Bookwars Directed by Jason Rosette
by Matt Zoller Seitz
In BookWars, a superb nonfiction film by first-time feature director Jason Rosette, books are more than sources of knowledge. They are merchandise that’s appraised, bought and sold. They’re also artifacts, sometimes clean and intact but more often damaged, whose condition at the point of sale says plenty about the conscientiousness of the seller. Most of all, they’re an addictive substance.
Rosette, a former street bookseller, makes the point that while his brethren tend to be more educated than the average Joe, and much more aggressive in extolling the virtues of reading, when you get down to it, they’re basically junkies chasing a rush. The specific type of rush varies from bookseller to bookseller: some of Rosette’s subjects get off on the idea of spreading self-empowering knowledge, or belief systems that terrify the establishment; others seem to get a charge out of interacting with customers, whose eccentric ranks include a surprisingly high number of repeat clients; still others sell books because they’ve been doing it for years and can’t imagine any other life. They’re dealers who are hooked on their own merchandise. "When (people) get hold of a good book, they get intoxicated, they get high," one bookseller tells Rosette. [Read More]
You’ve seen them plying their trade in front of NYU’s Bobst Library, at the foot of Washington Square Park. You’ve spent an idle five minutes in front of their rickety tables on lower Sixth Avenue, rifling through stacks of ancient Sports Illustrateds and Marie Claires. Perhaps you’ve wondered, however fleetingly, about their lives: Are they homeless? Desperate scavengers? Antisocial biblophiles? Manhattan’s street booksellers are a peculiar lot, and Jason Rosette–who, until quite recently, was hawking tomes right alongside them–has assembled a fascinating, often hilarious portrait of their stubbornly independent lifestyle, as well as their struggle to remain in business in the face of Mayor Giuliani’s quality-of-living crackdown [Read More]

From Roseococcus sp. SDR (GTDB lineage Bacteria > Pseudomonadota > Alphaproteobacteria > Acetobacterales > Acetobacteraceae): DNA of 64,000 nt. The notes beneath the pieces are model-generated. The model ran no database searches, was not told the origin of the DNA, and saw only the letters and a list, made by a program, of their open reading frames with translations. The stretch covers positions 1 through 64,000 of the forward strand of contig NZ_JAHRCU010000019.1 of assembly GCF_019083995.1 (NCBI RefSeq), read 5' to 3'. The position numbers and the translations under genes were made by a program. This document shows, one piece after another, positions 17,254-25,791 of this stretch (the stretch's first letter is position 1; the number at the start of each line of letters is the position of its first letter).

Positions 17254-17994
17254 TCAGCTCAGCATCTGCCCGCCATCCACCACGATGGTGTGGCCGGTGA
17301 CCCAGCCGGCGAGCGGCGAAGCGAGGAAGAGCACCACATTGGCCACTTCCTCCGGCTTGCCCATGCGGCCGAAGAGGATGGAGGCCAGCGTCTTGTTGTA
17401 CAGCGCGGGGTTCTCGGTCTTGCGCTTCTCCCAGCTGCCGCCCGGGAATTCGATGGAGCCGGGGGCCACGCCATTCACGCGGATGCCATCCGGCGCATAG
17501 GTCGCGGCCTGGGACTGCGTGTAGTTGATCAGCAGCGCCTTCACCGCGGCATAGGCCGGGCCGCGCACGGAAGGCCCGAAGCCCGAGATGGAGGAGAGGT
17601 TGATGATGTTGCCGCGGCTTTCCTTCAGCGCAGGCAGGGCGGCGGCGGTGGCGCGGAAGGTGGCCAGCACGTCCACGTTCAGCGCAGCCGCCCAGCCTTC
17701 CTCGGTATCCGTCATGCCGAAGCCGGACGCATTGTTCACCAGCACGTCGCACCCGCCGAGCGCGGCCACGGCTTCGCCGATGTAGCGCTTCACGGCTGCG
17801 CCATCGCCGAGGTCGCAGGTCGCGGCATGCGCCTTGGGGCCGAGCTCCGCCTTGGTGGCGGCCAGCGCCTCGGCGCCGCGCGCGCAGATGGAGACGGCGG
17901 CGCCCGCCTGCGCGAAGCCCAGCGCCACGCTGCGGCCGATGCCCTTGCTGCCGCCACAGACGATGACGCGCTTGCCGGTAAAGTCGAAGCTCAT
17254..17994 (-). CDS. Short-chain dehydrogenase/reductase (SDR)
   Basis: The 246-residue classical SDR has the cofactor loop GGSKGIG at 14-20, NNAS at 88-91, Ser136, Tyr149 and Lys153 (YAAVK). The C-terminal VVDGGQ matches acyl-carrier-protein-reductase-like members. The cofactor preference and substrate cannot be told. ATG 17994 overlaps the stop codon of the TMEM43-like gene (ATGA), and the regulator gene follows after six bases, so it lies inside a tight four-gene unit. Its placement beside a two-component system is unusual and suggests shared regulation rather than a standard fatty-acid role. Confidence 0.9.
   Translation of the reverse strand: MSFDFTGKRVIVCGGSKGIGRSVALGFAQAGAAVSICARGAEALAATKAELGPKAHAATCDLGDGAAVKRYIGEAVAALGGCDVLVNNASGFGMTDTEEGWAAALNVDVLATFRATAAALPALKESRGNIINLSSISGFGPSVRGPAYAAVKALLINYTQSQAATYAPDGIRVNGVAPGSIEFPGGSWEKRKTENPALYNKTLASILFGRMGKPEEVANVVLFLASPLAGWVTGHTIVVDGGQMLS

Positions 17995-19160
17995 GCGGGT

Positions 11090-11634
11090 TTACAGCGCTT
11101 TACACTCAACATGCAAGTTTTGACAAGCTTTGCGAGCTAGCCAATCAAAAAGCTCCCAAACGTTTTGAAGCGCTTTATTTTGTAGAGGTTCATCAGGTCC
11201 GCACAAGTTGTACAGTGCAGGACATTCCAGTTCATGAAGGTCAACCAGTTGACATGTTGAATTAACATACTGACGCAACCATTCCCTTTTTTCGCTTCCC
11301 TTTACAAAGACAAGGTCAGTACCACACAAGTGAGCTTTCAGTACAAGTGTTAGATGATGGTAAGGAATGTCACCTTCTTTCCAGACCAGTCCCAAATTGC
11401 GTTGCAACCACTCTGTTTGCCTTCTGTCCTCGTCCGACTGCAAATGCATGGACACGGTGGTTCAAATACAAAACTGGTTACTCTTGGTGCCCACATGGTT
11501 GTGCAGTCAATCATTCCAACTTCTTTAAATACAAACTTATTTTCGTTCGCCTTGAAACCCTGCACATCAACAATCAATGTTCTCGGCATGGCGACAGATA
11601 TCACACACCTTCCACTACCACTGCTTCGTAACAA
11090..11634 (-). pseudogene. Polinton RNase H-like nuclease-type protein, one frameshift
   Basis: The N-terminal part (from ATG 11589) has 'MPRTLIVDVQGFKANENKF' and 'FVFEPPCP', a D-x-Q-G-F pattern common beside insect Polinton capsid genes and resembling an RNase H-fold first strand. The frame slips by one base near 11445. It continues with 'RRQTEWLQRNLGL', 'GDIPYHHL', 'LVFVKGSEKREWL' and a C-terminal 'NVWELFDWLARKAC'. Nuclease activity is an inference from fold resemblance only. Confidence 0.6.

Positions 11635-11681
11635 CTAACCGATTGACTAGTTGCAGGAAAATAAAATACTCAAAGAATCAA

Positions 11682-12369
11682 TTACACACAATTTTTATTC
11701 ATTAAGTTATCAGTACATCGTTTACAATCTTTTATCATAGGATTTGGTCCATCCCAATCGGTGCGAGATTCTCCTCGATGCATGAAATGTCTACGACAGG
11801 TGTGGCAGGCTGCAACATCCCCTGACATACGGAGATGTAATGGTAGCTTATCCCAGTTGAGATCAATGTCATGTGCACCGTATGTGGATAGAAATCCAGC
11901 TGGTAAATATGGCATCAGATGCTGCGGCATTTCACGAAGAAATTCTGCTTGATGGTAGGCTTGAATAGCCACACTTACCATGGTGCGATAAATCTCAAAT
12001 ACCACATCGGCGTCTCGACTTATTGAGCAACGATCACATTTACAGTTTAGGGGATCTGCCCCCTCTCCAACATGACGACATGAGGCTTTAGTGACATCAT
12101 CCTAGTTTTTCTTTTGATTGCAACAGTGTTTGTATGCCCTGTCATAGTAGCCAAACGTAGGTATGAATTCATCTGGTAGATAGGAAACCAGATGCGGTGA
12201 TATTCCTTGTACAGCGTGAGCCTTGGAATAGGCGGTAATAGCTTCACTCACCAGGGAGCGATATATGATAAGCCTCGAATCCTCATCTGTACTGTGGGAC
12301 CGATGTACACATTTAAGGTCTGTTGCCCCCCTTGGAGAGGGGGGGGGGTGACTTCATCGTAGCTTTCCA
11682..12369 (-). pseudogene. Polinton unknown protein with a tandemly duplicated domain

A gritty, low-fi documentary about Manhattan’s street booksellers which abounds in fascinating detail. The director and narrator, Jason Rosette, shows how bookselling is the kissing cousin of another urban art form: drug dealing. Both require a knowledge of profitable corner locations, an experienced eye for for potential addicts, and a steady supply of mood-altering substances. In the case of books, you want to be holding works by Carlos Casteneda and Kurt Vonnegut, perennial best sellers on the street. It’s a hardscrabble existence: most street booksellers do not vend stolen books; they rely on church fairs, garbage-picking, and the state of New Jersey-“land of the two dollar book.” [Read More]
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